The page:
Hell has broken loose after BJP's national president Amit Shah called Mahatma Gandhi a "chatur baniya" at a gathering in Raipur, Chhattisgarh, on Friday, June 9. Shah was targeting the Congress when he made this remark to justify the Mahatma's advice to dissolve the Congress party after Independence.
Shah's remark, as expected, rocked India's political circle. But was there anything really offending in the BJP president's remark?
The BJP president's "chatur baniya" term was being misinterpreted by the media in the first place. A Bengali channel, for instance, translated it into Bengali as "dhurto byabsayee" which means a cunning businessman. It is a complete shocker, created either from ignorance or evil intention.
How is 'chatur' a bad word? And of course 'baniya' is a word of pride for Gujaratis
Shah, a Gujarati himself, had actually expressed a sense of pride by calling Gandhi a "chatur baniya" and there is nothing bad to be a 'chatur' in politics. The word "baniya" is more about the Gujarati Asmita than a mockery. It is a different thing that the BJP today holds Gandhi more as a political symbol but when Shah is speaking about the Mahatma to undermine the Congress, the context and meaning of his expressions are different.
How much respect has Mamata shown to her opponents?
It was also quite surprising to see West Bengal Chief Minister Mamata Banerjee condemning Shah's remark, saying the country's icons should be referred to with "utmost respect and sensitivity". The Trinamool Congress chief herself has not always shown utmost respect, sometimes crossing the limits of decency when speaking about the country's prime minister [read Manmohan Singh more than Narendra Modi] as well.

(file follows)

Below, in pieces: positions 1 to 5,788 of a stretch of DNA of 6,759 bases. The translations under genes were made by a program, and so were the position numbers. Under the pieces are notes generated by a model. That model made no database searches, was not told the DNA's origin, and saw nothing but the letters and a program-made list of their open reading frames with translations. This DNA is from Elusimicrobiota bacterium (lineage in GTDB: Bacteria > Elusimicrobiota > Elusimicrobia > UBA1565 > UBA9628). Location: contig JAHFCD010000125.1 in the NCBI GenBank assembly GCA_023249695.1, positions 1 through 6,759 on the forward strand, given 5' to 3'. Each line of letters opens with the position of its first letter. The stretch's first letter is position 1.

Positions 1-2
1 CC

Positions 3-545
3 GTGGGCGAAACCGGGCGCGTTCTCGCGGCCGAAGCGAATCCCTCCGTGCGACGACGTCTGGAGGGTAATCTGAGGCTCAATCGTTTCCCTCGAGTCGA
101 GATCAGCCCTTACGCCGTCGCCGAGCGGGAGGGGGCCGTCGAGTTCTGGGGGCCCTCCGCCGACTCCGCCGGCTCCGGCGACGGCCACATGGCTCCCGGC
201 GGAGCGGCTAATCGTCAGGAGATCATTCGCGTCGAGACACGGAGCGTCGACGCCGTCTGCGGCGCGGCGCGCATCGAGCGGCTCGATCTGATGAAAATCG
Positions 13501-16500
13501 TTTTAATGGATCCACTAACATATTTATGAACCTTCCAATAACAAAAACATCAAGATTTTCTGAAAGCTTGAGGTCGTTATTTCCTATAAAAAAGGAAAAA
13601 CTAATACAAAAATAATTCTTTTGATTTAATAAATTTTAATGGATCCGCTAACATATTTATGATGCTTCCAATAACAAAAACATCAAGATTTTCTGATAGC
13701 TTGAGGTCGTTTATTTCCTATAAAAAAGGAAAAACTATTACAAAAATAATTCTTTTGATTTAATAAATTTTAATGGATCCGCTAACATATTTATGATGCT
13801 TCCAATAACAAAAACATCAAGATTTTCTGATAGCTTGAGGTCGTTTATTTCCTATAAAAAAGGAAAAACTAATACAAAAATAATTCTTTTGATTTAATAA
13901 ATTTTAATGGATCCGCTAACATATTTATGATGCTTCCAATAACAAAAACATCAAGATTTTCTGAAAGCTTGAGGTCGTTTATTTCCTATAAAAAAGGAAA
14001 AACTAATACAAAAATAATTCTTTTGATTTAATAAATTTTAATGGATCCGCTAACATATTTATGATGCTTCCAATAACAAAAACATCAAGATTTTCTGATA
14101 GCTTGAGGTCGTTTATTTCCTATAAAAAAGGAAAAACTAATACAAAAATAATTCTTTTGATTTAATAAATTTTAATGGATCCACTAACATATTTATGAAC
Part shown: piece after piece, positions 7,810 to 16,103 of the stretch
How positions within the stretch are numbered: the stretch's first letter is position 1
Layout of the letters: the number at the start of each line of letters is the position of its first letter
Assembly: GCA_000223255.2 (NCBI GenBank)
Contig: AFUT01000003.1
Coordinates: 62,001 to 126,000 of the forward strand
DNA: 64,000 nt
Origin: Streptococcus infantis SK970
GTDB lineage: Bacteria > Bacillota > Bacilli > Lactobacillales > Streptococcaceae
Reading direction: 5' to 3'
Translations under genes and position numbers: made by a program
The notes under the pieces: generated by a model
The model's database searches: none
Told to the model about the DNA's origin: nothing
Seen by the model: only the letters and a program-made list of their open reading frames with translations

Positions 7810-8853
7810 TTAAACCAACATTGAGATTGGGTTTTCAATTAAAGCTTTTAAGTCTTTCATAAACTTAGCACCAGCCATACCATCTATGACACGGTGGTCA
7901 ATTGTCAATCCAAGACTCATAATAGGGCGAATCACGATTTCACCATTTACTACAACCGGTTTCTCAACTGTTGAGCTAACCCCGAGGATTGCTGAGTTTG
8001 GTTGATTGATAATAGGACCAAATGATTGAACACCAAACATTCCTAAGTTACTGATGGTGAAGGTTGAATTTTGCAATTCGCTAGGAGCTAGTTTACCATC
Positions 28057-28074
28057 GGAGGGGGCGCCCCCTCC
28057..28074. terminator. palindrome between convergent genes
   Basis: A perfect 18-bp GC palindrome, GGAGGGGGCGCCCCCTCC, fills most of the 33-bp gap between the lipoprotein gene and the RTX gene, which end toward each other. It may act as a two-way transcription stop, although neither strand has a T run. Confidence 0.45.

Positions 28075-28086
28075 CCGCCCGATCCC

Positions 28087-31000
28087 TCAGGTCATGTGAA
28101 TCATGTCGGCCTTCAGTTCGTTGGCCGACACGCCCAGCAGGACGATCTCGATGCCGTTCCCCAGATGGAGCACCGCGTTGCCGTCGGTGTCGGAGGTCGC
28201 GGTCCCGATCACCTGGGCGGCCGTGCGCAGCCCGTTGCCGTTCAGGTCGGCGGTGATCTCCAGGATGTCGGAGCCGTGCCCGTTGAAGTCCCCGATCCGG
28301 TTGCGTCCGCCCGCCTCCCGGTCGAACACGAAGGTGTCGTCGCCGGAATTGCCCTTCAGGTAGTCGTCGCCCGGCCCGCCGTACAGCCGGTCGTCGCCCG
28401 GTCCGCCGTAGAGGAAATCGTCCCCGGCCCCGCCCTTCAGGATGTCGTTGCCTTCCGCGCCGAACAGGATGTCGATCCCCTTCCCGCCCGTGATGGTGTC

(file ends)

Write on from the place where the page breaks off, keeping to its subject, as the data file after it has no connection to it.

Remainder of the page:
Bengali political class dislikes Mahatma Gandhi; now it has found him dearer
Moreover, the Bengali political class mostly dislikes Mahatma Gandhi as a legacy of the iconic Gandhi-Bose tussle and for it, the baniya class is mostly inferior to its intellectual asset. The Bengali media's misleading translation also gives enough hint about it. So condemning Shah's remark looks nothing short of a double standard for Banerjee and the Bengalis who hate to consider Modi and his brigade as the rulers of the country at this moment.
In the past, Modi was criticised for mentioning the gender of his Bangladeshi counterpart Sheikh Hasina [he had said that as a woman leader, she had shown a lot of courage] as many felt it was a chauvinist stance. But the same voices who had criticised the PM then feel that Indira Gandhi was the real man in her government. Modi's remark was nothing demeaning as it's a fact that the stature of women in politics in South Asia is yet to become as high as one would expect, despite the fact that a lot of them went on to become statesmen.
Similarly, Shah's remark was entirely from a political perspective. He actually eulogised Gandhi to attack the Congress, which itself has done very little for people outside the first family. So, let this taking the moral high ground, which is actually fake, remain a less priority.
We have enough of more important things to debate.